Study: Medical professionals may make drug errors in half of surgeries

According to a new study, drug errors may occur during as many as half of all surgeries, and error rates may be even higher in hospitals here in Iowa.

Hospitals in Des Moines typically employ numerous protocols to reduce the risk of errors during surgery. However, a study that was recently published in the journal Anesthesiology suggests that patients still may be at risk for medication errors or adverse drug reactions during about half of all surgical procedures. According to Bloomberg, this research indicates that most of these errors are preventable. Just as troublingly, every error observed during this study had the potential to cause patients harm.

Tracking surgical drug errors

During the study, researchers observed more than 277 procedures that were performed at Massachusetts General Hospital. This study diverged from past research by using the results of direct observations, rather than reports from medical professionals. As a result, the study pointed to a much higher rate of prescription drug errors during surgery than previous research has.

The researchers found that drug errors occurred about one in 20 times that medications were administered during surgery, according to CBS News. If a procedure extended longer than six hours, errors were more likely to occur. The following errors were some of the most frequently observed ones:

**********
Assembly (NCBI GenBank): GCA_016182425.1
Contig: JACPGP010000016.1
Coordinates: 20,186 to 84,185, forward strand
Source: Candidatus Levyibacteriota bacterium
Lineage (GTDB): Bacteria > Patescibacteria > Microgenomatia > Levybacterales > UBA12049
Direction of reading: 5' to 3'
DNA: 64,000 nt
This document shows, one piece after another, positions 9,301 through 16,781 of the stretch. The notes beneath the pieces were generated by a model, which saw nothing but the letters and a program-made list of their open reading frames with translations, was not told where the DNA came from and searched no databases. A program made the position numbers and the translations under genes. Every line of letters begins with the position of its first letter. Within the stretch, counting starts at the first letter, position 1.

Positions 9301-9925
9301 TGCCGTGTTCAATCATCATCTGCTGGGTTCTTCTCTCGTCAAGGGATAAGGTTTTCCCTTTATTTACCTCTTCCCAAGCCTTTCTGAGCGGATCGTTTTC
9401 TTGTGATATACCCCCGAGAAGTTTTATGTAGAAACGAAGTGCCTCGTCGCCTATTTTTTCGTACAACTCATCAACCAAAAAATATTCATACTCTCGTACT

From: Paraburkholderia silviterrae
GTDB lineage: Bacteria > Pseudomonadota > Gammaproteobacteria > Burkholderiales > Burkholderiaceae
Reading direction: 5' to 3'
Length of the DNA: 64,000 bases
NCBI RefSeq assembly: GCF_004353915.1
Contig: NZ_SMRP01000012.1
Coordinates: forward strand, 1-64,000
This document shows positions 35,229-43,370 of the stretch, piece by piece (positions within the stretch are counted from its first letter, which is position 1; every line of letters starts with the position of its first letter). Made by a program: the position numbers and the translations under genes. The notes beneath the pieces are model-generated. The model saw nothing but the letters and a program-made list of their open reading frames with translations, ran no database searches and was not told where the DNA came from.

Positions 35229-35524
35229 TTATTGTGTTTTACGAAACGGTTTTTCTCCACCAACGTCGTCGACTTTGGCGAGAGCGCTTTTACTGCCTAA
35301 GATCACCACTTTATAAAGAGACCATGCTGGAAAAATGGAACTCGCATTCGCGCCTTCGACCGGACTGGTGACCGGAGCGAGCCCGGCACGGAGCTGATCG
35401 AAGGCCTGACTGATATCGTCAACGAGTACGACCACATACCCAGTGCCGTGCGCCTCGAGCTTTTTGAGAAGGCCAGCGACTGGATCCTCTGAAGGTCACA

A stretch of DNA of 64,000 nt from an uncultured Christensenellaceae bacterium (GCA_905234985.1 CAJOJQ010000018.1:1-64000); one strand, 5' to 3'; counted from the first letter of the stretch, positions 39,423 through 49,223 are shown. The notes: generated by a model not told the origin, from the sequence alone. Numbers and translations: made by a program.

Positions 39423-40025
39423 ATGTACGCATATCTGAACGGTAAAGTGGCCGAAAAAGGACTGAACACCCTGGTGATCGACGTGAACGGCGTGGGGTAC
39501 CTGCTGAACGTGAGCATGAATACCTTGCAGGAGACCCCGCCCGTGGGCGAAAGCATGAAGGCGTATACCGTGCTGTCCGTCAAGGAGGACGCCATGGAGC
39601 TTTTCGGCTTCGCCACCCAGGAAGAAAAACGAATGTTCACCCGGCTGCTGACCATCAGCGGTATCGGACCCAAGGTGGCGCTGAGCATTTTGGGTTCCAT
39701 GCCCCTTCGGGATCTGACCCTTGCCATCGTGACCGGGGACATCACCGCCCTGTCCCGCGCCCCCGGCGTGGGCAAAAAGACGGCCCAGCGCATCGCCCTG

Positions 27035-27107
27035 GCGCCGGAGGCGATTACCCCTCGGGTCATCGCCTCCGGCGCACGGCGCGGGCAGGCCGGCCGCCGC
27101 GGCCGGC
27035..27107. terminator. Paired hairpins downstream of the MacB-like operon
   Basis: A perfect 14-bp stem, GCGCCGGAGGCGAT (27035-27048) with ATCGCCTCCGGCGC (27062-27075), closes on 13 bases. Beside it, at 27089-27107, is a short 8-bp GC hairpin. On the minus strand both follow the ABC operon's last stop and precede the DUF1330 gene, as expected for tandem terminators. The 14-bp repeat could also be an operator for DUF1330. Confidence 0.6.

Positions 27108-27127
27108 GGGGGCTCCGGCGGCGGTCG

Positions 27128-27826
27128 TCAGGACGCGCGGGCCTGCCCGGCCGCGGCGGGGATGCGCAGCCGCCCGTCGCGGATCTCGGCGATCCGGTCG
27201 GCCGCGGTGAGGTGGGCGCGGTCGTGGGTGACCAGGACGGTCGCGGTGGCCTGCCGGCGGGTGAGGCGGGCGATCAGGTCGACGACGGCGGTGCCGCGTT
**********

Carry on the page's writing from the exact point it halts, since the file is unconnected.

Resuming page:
• Administration of an incorrect dosage
  • Improper labeling of the medication or documentation of the administration
  • Failure to note a patient's vital signs and administer medication accordingly

Troublingly, the researchers also found that four out of five of the observed errors could have been prevented. Although not every error caused harm to patients, every one had the potential to do so, and a few mistakes even qualified as life threatening.

Assessing the risk to patients

As the study's researchers note, the nature of the operating room environment may promote a high rate of drug errors during surgery. Surgeons, anesthesiologists and other medical professionals must make rapid decisions during operations, and safety protocols that are observed in other care settings may not be followed. Troublingly, as CBS News notes, drug error rates may be even higher at many hospitals, since Massachusetts General Hospital is known for its patient safety initiatives.

Sadly, drug errors and other unnecessary medical mistakes harm many people in Iowa each year. According to The Des Moines Register, medical errors affect as many as 85,000 people in the state each year. These mistakes additionally claim the lives of 2,444 patients per year. Considering these high reported rates of serious errors, it's important for patients in Iowa to understand their rights after these mistakes.

If a medication error or other mistake represents a lapse in an acceptable standard of medical care, victims may have legal recourse. However, in Iowa, injury victims must complete their claims within two years of the date that the error occurred. To learn more about the relevant laws and requirements, victims may benefit from discussing the situation with a medical malpractice attorney.